98 Years, still fiddlin’, still creating, Violet Hensley

I am honored to come to know some of the most amazing fiddlers in American history.

Over the past three years, I added to that list someone that when I was a little boy, I saw perform on “The Beverly Hillbillies,” and “Captain Kangaroo.” That fiddler is America’s first woman fiddler of note known to millions through the advent of television and live performances and demonstrations of her craft of making fiddles – Violet Hensley.

On October 21, 2014 she marked her 98th year and throughout that week she greeted fans and friends at theNational Cowboy and Harvest Festival at Silver Dollar City in Branson, Mo. where she has held court for the past 47 years.

Violet Hensley signs a book for Silver Dollar City visitor James Roach in Branson, Mo.
     I am privileged to share this occasion with her in a way as many who have stopped to see her this month carried home her new autobiography Whittlin’ and Fiddlin’ My Own Way: The Violet Hensley Story” which I helped pen.

“I never thought I would be writing about my life, my music and my fiddle makin’,” she said. “I could have never dreamed coming from a farm in the backwoods of Arkansas that the things I learned on that farm would make me a TV personality and gain me fame around the world.”

The Arkansas Living Treasure Award winner from Yellville, Arkansas learned to fiddle in 1928 and make fiddles watching her father George W. Brumley in the community of Alamo, Arkansas in 1932.

It was an amazing experience to work with Violet weekly to refine the experiences from her life and compile a book which not only reflects what many rural families endured in America in the 20th century but what was most unique about Violet as she grew artistically, to find folk music stardom at nearly 50.

She raised a family of nine with her late husband Adren while he moved the family from town to town and state to state.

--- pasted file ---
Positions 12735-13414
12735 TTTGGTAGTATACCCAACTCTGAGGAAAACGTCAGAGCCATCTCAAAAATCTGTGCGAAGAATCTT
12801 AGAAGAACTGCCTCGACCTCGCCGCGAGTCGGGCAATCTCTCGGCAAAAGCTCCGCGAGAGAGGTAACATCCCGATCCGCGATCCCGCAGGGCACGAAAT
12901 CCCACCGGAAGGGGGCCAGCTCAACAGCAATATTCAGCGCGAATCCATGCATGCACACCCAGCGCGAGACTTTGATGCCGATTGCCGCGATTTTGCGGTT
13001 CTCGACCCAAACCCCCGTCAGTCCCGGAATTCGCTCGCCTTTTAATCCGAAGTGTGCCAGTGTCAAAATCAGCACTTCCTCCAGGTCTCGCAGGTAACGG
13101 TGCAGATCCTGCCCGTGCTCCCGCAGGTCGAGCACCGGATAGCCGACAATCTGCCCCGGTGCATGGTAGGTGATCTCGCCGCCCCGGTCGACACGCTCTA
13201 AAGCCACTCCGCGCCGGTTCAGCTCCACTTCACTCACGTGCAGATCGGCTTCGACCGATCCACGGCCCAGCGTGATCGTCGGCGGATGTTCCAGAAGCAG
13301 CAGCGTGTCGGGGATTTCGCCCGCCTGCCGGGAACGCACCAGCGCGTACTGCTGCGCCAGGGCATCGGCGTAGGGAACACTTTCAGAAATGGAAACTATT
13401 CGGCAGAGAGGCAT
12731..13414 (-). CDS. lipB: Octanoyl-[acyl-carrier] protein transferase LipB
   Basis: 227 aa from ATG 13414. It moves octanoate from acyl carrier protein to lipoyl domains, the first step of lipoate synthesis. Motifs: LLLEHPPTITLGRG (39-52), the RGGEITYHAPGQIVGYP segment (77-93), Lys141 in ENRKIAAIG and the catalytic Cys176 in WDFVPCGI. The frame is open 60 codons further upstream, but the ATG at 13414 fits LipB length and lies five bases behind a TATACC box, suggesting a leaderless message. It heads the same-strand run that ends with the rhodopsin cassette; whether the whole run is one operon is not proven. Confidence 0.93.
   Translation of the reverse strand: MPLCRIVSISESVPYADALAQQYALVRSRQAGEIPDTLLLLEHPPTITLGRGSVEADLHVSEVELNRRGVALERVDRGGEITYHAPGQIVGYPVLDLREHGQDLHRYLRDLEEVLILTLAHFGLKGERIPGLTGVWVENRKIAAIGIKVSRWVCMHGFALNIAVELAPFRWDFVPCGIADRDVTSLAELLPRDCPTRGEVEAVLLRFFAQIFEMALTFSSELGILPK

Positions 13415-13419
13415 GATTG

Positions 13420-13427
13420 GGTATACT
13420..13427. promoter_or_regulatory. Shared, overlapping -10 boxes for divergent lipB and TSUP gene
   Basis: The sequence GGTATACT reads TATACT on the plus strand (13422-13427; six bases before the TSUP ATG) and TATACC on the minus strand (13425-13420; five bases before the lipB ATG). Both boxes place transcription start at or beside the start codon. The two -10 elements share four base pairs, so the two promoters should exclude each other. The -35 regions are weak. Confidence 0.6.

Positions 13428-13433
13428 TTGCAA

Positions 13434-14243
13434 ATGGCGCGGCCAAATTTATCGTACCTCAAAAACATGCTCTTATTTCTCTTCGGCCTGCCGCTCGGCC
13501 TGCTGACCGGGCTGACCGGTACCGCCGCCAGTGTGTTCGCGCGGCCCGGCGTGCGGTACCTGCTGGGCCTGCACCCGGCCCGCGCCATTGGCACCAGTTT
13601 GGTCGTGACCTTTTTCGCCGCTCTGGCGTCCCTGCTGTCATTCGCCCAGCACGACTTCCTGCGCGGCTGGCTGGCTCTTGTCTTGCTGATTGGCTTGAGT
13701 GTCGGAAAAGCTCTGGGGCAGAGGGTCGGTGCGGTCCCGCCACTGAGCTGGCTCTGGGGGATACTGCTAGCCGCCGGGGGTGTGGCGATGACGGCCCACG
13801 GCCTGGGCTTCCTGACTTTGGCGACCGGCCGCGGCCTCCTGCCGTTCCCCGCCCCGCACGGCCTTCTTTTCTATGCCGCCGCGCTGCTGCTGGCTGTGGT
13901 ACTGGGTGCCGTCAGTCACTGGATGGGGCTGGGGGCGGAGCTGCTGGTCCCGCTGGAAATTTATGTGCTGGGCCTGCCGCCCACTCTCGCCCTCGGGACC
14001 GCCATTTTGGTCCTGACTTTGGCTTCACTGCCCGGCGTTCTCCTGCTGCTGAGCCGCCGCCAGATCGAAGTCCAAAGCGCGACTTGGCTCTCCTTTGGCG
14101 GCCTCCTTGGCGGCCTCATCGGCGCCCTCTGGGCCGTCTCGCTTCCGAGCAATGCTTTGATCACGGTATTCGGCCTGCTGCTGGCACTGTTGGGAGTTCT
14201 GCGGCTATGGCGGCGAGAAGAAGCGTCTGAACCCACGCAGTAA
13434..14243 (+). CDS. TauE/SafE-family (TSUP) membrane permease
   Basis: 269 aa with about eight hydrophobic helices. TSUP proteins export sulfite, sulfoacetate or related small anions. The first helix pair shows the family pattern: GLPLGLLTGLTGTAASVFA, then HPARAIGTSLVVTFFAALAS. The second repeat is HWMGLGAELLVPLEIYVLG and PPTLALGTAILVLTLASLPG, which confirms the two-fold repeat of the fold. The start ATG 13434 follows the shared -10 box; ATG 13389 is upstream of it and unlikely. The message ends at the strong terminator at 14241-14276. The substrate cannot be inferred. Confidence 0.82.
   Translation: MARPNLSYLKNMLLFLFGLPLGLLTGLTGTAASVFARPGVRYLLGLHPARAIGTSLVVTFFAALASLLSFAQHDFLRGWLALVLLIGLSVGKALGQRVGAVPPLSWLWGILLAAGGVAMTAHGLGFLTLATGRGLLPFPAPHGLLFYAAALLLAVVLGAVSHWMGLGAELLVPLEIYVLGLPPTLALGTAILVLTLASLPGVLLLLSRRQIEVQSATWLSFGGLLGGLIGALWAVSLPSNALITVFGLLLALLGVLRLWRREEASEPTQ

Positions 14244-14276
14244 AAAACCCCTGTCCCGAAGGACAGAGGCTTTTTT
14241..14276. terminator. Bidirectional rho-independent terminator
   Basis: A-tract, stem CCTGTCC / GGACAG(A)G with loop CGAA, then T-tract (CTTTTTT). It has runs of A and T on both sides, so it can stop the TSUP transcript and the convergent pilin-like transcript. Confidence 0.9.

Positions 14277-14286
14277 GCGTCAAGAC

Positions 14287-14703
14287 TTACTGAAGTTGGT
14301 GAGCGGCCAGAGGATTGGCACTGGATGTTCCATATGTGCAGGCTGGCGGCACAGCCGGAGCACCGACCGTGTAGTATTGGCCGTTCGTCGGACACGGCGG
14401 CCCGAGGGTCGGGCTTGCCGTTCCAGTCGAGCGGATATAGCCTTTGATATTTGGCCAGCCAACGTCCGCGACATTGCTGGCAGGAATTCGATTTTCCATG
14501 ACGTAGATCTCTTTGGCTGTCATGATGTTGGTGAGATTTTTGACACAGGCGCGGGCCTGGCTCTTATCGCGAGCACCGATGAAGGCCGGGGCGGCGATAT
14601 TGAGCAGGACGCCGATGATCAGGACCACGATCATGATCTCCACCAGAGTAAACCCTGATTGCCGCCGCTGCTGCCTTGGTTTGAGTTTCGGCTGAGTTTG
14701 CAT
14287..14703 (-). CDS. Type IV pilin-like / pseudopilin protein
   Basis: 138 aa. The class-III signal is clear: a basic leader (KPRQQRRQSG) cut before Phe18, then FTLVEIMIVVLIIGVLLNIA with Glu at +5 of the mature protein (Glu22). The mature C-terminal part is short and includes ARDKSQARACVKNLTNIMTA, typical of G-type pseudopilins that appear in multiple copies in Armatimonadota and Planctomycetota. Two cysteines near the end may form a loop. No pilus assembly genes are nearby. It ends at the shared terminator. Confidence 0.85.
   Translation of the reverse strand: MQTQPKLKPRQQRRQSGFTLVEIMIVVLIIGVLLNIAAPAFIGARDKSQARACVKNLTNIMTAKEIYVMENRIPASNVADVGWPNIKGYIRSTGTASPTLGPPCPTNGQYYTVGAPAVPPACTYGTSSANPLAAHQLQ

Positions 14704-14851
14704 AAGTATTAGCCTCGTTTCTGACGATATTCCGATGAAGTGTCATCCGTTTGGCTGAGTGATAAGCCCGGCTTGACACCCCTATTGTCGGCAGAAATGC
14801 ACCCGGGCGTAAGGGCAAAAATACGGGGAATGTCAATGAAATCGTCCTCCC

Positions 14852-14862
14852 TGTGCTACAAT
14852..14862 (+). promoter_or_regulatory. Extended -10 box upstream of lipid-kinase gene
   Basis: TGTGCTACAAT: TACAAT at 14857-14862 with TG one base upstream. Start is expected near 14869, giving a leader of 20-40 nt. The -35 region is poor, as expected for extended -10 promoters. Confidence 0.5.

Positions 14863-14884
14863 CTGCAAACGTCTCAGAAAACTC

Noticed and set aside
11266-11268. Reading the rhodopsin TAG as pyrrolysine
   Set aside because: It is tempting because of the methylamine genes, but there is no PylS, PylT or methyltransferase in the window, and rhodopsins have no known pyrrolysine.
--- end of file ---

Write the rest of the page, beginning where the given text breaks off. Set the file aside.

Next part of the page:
With the advent of the folk music revival, Violet’s blossoming musical and fiddle-making talents, caught the attention of Grammy ® winner Jimmy Driftwood and the owners of Silver Dollar City in Branson, Missouri.

She joined the crafter’s cast at Silver Dollar City in 1967, becoming part of the City’s celebrities who used radio, television, and newspapers to invite visitors to the amusement park.

Sharing her talents in front of millions, Hensley became one of the first woman fiddlers to reach a large international audience appearing at the Smithsonian’s Festival of American Folklife, festivals, colleges, and on countless local, regional and national television and radio shows such as “To Tell the Truth” and “Live! with Regis and Kathie Lee”

“I hope folks will enjoy getting a glimpse at what my near century on this world has been,” Violet said. “It’s been a hoot so far and what’s even better is while the book is written – the story continues. I hope folks will join me for what is yet to come, they can start by reading the book.”

The 258-page soft cover book from Peach Picked Publishing includes 145 photos and is available for $25 including shipping.

For more information about Violet, visit http://violethensley.com. Order the book above. The book can also be liked on Facebook.